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Recording A Marshall Mode 4 with JCM 800 Cab
Old 15th December 2010
  #1
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daubie's Avatar
 

Recording A Marshall Mode 4 with JCM 800 Cab

Well after 3 days of experimenting and getting nowhere its time to ask for some advice.

I'm trying to get a thick heavy guitar sound along the lines of rise against, story of the year..ect).

I'm playing a Gibson SG through a Marshall Mode 4 head with JCM 800 cab. I've tried all of the standard mic placements with my 57. I'm recording through a Ramsa pre and into my 002.

Has anyone had any success getting a decent tone out of a similar setup? It sounds really dull and "stringgy"

ANY pointers or suggestions would be amazing. I'll try anything at this point.
Old 15th December 2010
  #2
Gear Nut
 
Liberty Studio's Avatar
 

I know you probably don't want anyone to go here... but I just can't help myself.
The Marshall Mode Four is just terrible.

I had one for awhile and fortunately I found someone who'd buy it. Now i got a Marshall Jubilee (much more expensive though).

As far as helping with your dilemma;
I tried to get a good sound out of that mode 4 on several occasions, but always ended up goin with my Vox Combo Amp (Valvetronix believe it or not).
The 57 is a good guitar mic, if you can't get a good sound outta it, you might wanna try blendin it with another mic, I sometimes blend it with a PR-30, and of course the famous Shure 57 plus Royer 121 is always somethin to look into if you have the finances.
Old 15th December 2010
  #3
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latestflavor's Avatar
 

start with a les paul custom perhaps? sg as a base to that wall of guitar sound is too difficult for me. it can leave a lot of woody and muddy signature in it (again, for me).

don't know if your amp will get you 100% there because usually you hear layers of mesa and marshall, but i haven't used the solid state marshall..... dime it until you get cone breakup then back away till the flub is gone.

also if you have G12T-75's in there you may want to think about V30's. the 75's always leave behind too much 80's metal tone for me.
Old 15th December 2010
  #4
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I just did this for a band called NineFinger this past weekend... the player had a Gibson firebird and a mode 4 rig...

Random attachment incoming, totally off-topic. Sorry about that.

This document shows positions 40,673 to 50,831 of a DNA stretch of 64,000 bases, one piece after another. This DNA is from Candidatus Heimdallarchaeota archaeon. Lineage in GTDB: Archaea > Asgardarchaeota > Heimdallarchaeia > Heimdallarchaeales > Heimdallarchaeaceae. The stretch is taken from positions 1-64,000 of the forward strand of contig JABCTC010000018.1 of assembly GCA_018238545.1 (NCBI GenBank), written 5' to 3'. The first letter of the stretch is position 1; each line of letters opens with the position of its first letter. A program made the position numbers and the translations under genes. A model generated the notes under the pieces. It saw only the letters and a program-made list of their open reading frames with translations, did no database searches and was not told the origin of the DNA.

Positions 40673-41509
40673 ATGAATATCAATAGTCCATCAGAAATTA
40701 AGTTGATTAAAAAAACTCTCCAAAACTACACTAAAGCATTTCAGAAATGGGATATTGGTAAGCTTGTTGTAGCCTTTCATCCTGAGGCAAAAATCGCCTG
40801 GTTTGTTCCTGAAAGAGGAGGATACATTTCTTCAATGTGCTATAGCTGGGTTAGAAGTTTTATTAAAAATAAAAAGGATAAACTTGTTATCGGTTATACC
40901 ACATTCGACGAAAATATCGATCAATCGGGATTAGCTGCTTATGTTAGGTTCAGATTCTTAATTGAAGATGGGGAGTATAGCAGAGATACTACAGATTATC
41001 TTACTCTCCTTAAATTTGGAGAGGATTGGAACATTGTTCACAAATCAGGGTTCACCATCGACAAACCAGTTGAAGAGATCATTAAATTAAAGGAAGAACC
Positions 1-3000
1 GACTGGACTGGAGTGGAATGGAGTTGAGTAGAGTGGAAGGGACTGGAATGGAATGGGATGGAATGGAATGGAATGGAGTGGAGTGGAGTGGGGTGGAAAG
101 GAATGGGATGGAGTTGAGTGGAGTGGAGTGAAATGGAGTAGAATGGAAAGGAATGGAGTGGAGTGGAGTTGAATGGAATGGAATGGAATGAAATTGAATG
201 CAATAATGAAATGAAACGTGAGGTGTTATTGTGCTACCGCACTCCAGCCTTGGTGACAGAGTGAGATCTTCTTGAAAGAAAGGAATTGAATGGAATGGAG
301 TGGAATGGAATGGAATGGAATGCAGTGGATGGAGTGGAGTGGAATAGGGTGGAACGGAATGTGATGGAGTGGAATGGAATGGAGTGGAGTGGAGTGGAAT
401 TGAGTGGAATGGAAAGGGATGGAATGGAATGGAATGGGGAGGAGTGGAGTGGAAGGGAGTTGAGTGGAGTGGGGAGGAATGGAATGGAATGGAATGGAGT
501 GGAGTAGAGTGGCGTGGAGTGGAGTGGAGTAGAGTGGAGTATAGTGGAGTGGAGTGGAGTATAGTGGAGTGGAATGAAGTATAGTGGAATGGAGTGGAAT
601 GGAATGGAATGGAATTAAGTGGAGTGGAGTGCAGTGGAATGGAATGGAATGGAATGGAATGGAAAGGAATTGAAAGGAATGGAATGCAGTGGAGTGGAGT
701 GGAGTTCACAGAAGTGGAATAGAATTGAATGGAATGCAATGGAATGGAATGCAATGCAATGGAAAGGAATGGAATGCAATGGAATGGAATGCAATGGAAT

I used a summit pre and a demeter pre with a sm57 and a beyer 930 capsule aligned right on the dome of the speaker into PTHD. At first I was like WTF... but then I twisted a few knobs and then I thought This sounds like a ****ed up big muff! I ended up quite enjoying it and the guitarist loved it.

conclusion...kinda cool for the grungey, sludge thing
Old 15th December 2010
  #5
Gear Addict
 

Track with strong compression with fast attack and release settings.

That won't get you all the way there but it will help incrementally.
Old 15th December 2010
  #6
Gear Nut
 

when you say jcm 800 cab, do you mean 1960a lead cab? Cause I thought that JCM 800 refers to the model of the amp head.
Old 15th December 2010
  #7
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oh I should add to my post that we were using the oversized monster Marshall cab thumbsup
Old 15th December 2010
  #8
Gear Nut
 
daubie's Avatar
 

Thanks for the info guys.

I have considered that maby the amp just isn't that great. But I'm really happy with the sound when I play it live. The cab is a 1960A. Might it be something with that head and that cab together? I will try another mic tonight and see what that does for me. I'm pretty limited in my selection though. I can either try another 57 a beta 52, or a Superlux condenser. I'll also try compressing straight in and see what that does.